Fig.7. The author with the Sie (Hsieh, Xie) family with whom he ‘lived for almost four years in Nanking, 1946-1950, while a student at the University of Nanking.’ Seated in front, Mrs. Sie (Zhang Shaoliang) and Mr. Sie (Xie Xiang). From left to right standing at back: Willie 14, 5’ 8” (Xie Lie); John 18, 6’ 2” (Xie Ran); Paul 19, 6’ 3” (Xie Tao); Peter 23, 6’ 1” (Xie Jie). ‘Mrs. Sie came out the worst of the lot of us, cause she isn’t smiling. Not typical of her. (I think Willy was pinching John and had just been scolded for it by his mom, which explains those three expressions.) June 6, 1948.’ Passages in quotation marks and the heights and ages of the sons are taken from the author’s caption written on the back of the photograph. From the author’s papers.
Fig.7. The author with the Sie (Hsieh, Xie) family with whom he ‘lived for almost four years in Nanking, 1946-1950, while a student at the University of Nanking.’ Seated in front, Mrs. Sie (Zhang Shaoliang) and Mr. Sie (Xie Xiang). From left to right standing at back: Willie 14, 5’ 8” (Xie Lie); John 18, 6’ 2” (Xie Ran); Paul 19, 6’ 3” (Xie Tao); Peter 23, 6’ 1” (Xie Jie). ‘Mrs. Sie came out the worst of the lot of us, cause she isn’t smiling. Not typical of her. (I think Willy was pinching John and had just been scolded for it by his mom, which explains those three expressions.) June 6, 1948.’ Passages in quotation marks and the heights and ages of the sons are taken from the author’s caption written on the back of the photograph. From the author’s papers.

I also came to recognize a wider range of issues that seemed to belong to the entire society of urban Nanjing, and presumably to Chinese society at large, in those postwar years. I now can see that the varying degrees of commitment to radical changes can be traced back to the 1890s, when widely shared basic assumptions about social norms and the foundations of the political order were openly challenged. What surprised me most, as I came to know better the occupants of my college campus, was the depth of feelings about the recollected involvement in the May Fourth student movement of 1919 on the part of the generation of my classmates’ parents, even though they mostly had been no more than high-school students in 1919. Some indeed proudly recollected that their parents or grandparents had cut their queues in 1911 to show their adherence to the revolution. But most of all, that generation of parents remembered their own youthful involvement in the stirring events of 1919, when the young women had cut their hair to the short bobbed ‘modern’ style and with considerable excitement had marched hand-in-hand with fellow students of both sexes(!) in demonstrations in Nanjing and other cities, quickly joining in the nationwide wave of support for the protests initiated by Beijing students. People I then knew who belonged to the generation of parents vividly remembered forming ranks of marchers and defying the police in order to demand boycotts against Japanese goods. A sense of that stirring time was still made real to their children of my generation a quarter of a century later. At the same time, I became aware that some of those same May Fourth marchers, and not a few others, by a turbulent quarter-century later had come to regret the destruction of older social values in the iconoclasm of May Fourth. While some recollected that earlier time as the most exciting moment in their lives, others blamed China’s current problems in the turmoil of post-World War II disorders on the destabilizing loss of the old values.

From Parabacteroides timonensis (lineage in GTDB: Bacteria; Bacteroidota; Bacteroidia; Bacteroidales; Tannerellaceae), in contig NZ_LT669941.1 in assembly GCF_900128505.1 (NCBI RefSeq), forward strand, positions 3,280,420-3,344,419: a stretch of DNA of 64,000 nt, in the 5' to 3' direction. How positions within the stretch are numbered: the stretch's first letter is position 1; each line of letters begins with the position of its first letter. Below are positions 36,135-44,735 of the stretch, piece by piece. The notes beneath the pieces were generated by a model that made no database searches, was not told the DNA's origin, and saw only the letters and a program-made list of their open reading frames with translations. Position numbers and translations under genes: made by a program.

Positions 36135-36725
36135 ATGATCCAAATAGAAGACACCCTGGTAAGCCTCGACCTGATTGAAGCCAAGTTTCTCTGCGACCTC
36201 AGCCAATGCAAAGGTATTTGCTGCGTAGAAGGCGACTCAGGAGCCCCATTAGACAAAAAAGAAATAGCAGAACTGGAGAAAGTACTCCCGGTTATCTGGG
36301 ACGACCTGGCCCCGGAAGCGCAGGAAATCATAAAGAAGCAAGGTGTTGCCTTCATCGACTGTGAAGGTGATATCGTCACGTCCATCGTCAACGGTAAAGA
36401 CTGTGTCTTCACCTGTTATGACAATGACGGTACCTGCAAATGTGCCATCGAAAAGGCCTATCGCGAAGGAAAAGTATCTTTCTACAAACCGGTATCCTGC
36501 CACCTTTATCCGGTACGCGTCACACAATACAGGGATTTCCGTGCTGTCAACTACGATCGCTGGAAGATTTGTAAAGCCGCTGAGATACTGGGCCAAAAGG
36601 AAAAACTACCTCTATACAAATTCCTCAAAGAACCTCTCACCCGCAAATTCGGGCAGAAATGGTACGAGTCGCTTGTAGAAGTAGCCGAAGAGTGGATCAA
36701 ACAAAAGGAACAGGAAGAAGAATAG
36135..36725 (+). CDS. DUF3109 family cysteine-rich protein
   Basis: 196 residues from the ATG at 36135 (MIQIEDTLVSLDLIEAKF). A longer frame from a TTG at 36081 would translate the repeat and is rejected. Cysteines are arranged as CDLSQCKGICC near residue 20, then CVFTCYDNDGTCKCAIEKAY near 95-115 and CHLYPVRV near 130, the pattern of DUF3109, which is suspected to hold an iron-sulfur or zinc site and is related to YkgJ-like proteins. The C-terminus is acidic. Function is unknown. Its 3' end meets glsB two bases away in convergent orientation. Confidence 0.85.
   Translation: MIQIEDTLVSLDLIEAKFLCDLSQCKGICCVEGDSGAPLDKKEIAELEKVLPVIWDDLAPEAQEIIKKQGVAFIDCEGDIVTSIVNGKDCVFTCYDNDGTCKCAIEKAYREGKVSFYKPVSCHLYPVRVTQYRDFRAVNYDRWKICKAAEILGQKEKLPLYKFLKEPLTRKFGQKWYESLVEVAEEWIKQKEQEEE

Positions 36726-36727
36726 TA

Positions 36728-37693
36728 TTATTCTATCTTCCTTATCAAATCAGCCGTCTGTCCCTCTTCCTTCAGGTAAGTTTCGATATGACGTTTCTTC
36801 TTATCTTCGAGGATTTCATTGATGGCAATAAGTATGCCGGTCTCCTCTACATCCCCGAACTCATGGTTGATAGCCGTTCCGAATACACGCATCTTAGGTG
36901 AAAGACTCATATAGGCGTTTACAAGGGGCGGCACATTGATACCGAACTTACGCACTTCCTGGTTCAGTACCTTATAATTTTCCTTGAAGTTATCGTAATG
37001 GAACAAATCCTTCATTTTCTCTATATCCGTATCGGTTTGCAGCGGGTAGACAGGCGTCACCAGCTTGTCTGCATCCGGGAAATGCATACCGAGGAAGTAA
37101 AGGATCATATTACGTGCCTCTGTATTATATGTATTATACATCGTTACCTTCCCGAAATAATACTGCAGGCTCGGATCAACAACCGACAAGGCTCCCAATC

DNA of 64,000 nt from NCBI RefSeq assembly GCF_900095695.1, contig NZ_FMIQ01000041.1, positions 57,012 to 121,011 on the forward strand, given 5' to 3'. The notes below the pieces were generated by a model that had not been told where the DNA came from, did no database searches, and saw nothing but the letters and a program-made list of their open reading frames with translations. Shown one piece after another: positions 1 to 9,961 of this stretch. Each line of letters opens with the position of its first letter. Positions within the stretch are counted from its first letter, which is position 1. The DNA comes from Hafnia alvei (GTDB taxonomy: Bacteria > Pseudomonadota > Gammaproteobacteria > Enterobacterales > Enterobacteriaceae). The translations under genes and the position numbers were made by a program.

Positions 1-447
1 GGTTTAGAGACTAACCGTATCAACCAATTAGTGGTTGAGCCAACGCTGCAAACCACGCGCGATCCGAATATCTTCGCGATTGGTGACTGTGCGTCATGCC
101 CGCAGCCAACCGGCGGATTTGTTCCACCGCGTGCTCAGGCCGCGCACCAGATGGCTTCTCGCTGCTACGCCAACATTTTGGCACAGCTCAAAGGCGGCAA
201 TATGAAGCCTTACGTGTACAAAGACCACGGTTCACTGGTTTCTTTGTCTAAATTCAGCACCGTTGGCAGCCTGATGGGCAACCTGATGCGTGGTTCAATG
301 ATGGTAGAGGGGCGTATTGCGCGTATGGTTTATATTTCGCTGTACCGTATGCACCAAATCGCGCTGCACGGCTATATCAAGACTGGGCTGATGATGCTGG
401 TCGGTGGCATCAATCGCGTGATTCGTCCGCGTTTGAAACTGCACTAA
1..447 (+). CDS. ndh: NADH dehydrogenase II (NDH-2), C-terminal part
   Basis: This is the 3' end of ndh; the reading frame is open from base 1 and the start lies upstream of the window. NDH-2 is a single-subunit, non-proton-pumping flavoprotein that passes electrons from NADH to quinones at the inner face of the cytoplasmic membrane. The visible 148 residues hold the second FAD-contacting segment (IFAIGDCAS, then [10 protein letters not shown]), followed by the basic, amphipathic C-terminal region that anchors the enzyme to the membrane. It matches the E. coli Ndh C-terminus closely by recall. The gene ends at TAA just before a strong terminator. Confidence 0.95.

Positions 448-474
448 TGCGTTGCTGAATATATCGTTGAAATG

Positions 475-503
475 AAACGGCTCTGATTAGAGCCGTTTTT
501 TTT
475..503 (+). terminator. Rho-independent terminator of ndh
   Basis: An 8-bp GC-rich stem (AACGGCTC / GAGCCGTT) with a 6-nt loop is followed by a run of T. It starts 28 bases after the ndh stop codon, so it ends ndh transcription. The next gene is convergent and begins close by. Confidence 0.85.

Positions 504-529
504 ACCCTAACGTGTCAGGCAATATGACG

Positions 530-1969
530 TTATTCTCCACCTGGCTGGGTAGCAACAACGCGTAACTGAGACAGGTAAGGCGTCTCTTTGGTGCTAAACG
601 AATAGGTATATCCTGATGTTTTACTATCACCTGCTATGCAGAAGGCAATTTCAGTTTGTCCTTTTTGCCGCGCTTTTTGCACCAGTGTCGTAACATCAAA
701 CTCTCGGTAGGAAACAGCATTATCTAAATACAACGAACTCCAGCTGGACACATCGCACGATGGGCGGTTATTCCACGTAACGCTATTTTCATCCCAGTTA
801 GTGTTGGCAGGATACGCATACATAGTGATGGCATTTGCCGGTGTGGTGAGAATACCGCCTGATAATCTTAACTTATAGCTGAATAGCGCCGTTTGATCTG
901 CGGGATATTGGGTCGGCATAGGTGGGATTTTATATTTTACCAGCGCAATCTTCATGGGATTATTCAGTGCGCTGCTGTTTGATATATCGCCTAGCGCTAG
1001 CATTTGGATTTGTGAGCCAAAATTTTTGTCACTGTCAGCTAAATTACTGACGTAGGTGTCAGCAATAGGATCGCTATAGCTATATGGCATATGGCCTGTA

Among those layers of unfinished business going back to the 1920s and 1930s, the new nationalistic sentiments carried over from the just-ended War of Resistance seemed always to lie just below the surface. It was politically unfocussed, not left or right, but might emerge unexpectedly into conversations when foreign fads or imported ideas were brought up. On quite another plane, in the intellectual ferment and social stresses of that time, the dissatisfactions and embarrassments with the conduct of government brought many students, and also some of their parents’ generation as well, close to disaffection, even latent disloyalty, toward many public figures and policies. Yet left/right political identities, while a constant undercurrent of everyone’s consciousness, were not labels worn by most of the people I came to know then and seldom intruded into the patterns of ordinary life. That is, there was as yet no division into a political we/they, or red/white, or traditionalist/modernizer, etc., to seriously affect feelings and relationships.